At which campus can I study this program?
Any Penn State Campus
The Athletic Training major provides a concentrated program of courses designed to prepare students for a career in the profession of athletic training. This major has been designed to meet the standards for national certification by the Board of Certification (BOC) and related state credentialing bodies.
Students are admitted into the program on a competitive basis following completion of prerequisite courses (see requirements for admission). Students must also meet the "Technical Standards for the Undergraduate Athletic Training Program at Penn State University" related to the physical and psycho-emotional demands placed upon students in the major. Upon admission, students complete a 5-semester sequence of coursework and supervised clinical rotations. Students typically commit 200 to 300 hours to clinical practical experiences in each of the last 4 semesters of the program.
Students seeking to transfer from other colleges or universities will have their transcripts evaluated after acceptance to Penn State to identify those courses and credits that will be applied to completion of degree requirements. Coursework specific to athletic training will not be considered for transfer unless completed in a Commission on Accreditation of Athletic Training Education (CAATE) accredited athletic training education program.
Upon graduation and successful completion of the national BOC examination, students may seek employment in various professional settings including: professional sports, colleges and universities, secondary schools, hospitals, sports medicine clinics, industrial settings plus many more.
Additional information about the major, including Technical Standards (https://hhd.psu.edu/kines/undergraduate/major-athletic-training/clinical-education), the Athletic Training (AT) Program Application, course sequencing, and prerequisites can be found at: http://hhd.psu.edu/kines/undergraduate/athletic-training or obtained through the Department of Kinesiology. Full course descriptions are found in the University Bulletin.
What is Athletic Training?
Athletic trainers are highly qualified, multi-skilled health care professionals who collaborate with physicians to provide preventative services, emergency care, clinical diagnosis, therapeutic intervention and rehabilitation of musculoskeletal injuries, and sport-related medical conditions. The major is designed to help you understand how to effectively work with physicians and other health care professionals as well as employers, patients, clients, and sport and recreation industry personnel in the development and coordination of efficient and responsive sports health care. The program of study is directed to help you learn to recognize, assess, and manage sport-related injuries and illnesses to return individuals back to play, work, and activities of daily living. With your knowledge of anatomy, physiology, biomechanics, and related fields, you will also be able to craft injury-prevention, and performance-enhancing programs. Additionally, the program offers you a number of clinical education experiences outside of the classroom where you can further your knowledge, skills, and abilities.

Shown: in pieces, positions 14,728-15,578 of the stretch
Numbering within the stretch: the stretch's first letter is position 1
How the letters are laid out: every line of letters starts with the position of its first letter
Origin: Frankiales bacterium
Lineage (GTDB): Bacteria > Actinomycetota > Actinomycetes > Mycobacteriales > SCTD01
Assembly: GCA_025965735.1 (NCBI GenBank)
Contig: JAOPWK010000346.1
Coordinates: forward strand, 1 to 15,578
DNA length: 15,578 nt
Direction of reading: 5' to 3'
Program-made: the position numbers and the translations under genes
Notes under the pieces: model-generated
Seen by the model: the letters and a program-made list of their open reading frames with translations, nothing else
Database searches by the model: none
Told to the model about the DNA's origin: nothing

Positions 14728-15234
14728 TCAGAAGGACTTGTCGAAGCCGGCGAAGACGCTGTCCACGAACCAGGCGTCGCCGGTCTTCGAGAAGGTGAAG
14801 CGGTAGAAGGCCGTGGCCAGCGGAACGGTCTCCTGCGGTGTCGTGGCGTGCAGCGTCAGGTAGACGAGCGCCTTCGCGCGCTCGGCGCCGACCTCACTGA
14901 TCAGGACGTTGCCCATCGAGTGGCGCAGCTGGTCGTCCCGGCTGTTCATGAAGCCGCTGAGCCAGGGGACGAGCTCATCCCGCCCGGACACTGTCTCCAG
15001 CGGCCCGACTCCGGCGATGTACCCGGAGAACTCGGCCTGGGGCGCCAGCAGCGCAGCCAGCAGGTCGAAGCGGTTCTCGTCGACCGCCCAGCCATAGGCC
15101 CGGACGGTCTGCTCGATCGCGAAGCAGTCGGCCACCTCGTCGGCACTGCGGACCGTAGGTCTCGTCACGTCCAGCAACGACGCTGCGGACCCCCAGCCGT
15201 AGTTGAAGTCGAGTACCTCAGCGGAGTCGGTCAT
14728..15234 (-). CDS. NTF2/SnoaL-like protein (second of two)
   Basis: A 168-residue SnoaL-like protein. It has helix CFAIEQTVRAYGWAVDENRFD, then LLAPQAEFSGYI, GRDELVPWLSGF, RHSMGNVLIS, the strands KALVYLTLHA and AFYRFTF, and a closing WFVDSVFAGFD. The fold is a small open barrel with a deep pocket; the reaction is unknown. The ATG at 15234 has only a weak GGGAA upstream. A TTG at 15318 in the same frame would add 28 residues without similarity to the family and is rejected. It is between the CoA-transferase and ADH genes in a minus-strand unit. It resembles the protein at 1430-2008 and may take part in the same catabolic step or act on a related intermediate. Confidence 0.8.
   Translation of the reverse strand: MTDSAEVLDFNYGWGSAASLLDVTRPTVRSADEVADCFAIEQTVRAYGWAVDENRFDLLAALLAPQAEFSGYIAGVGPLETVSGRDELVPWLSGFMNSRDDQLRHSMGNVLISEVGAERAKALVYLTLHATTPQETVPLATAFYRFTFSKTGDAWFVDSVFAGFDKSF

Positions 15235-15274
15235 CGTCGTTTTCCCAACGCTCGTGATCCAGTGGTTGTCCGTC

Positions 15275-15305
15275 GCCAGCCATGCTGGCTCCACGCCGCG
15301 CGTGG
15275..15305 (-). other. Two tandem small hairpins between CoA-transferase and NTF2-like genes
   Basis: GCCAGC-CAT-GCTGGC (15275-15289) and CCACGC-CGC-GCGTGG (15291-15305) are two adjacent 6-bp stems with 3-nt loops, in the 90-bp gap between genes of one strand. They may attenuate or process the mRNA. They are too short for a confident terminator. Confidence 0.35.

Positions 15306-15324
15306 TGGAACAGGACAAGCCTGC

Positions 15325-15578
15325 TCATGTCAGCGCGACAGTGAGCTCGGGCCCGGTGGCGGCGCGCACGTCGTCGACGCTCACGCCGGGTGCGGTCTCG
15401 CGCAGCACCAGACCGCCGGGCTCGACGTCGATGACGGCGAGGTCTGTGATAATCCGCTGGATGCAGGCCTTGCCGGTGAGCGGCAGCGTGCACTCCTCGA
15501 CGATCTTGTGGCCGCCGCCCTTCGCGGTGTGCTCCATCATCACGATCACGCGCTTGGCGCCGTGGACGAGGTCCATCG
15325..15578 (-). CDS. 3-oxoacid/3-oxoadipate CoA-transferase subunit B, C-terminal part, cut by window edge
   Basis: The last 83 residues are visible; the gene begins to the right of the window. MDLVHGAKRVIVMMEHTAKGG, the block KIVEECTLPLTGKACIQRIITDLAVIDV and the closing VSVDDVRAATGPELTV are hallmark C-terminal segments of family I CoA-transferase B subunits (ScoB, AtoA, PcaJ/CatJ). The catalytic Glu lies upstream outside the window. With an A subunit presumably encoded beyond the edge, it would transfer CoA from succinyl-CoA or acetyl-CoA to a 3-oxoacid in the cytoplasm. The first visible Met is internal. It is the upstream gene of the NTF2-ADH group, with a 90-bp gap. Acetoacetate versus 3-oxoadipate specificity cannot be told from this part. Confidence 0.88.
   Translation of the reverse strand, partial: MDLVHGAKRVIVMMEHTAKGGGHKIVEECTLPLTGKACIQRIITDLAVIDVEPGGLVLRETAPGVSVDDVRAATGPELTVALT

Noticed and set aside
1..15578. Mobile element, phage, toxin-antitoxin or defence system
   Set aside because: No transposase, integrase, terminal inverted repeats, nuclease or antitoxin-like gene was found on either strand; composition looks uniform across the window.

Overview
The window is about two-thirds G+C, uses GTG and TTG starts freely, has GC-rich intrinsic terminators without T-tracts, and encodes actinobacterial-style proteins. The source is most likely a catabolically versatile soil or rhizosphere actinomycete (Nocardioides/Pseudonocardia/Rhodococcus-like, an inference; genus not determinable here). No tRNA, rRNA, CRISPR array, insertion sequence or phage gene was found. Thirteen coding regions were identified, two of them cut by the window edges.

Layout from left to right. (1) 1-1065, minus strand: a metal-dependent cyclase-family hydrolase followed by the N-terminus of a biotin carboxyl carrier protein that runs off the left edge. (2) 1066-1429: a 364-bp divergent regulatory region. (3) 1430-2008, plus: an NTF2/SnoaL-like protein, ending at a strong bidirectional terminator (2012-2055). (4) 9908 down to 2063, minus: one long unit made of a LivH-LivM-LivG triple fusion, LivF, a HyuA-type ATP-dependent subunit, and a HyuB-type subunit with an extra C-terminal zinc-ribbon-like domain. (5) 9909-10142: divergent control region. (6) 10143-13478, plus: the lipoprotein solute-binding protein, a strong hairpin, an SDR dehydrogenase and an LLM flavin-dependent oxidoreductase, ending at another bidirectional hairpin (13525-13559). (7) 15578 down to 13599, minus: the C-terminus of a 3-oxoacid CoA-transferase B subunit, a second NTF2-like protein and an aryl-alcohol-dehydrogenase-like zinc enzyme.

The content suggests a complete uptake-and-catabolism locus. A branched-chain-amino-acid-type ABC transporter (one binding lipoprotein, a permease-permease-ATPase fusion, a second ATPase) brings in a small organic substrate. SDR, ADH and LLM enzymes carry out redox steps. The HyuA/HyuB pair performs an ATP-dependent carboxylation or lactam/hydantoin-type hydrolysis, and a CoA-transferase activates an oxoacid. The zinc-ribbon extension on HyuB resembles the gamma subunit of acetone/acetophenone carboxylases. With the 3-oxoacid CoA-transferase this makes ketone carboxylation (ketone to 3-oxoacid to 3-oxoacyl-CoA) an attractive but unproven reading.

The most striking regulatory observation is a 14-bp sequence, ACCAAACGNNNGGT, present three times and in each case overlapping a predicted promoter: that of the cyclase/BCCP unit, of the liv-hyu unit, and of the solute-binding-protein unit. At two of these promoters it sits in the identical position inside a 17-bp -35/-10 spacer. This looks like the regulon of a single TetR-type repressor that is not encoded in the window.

You Might Like This Program If...
You enjoy a fast-paced, challenging profession that provides an opportunity for people to engage in optimal patient care while working in a very unique, and dynamic health care environment. Students interested in athletic training typically have a passion for learning about the human organism in healthy, and injured or diseased states, and how that knowledge can be applied to advance health, and human performance for patients across the lifespan, and to improve quality of life.
Entrance to Major
Minimum Requirements for Admission to the Athletic Training major (admission is competitive--meeting minimum requirements does not assure admission into the major):
- Submission of printable online Athletic Training (AT) Program Application.
- Cumulative grade-point average of 2.8.
- 3.0 grade-point average in ATHTR 135 (KINES 135), ATHTR 202 (KINES 202), ATHTR 231, ATHTR 233.
- Completion of entrance interview with Athletic Training Panel.
- Evidence of ability to meet the physical and psycho-emotional standards as outlined in the "Technical Standards for the Undergraduate Athletic Training Program at Penn State."
For the Bachelor of Science degree in Athletic Training, a minimum of 120 credits is required:
|Requirements for the Major||96-100|
Per Senate Policy 83.80.5, the college dean or campus chancellor and program faculty may require up to 24 credits of course work in the major to be taken at the location or in the college or program where the degree is earned. Athletic Training requires students to complete 24 credits for the major through courses taken at University Park. Courses taken at other Penn State campuses may not be counted toward this 24 credit minimum. For more information, check the Recommended Academic Plan for this major.
Connecting career and curiosity, the General Education curriculum provides the opportunity for students to acquire transferable skills necessary to be successful in the future and to thrive while living in interconnected contexts. General Education aids students in developing intellectual curiosity, a strengthened ability to think, and a deeper sense of aesthetic appreciation. These are requirements for all baccalaureate students and are often partially incorporated into the requirements of a program. For additional information, see the General Education Requirements section of the Bulletin and consult your academic adviser.
The keystone symbol appears next to the title of any course that is designated as a General Education course. Program requirements may also satisfy General Education requirements and vary for each program.
Foundations (grade of C or better is required.)
- Quantification (GQ): 6 credits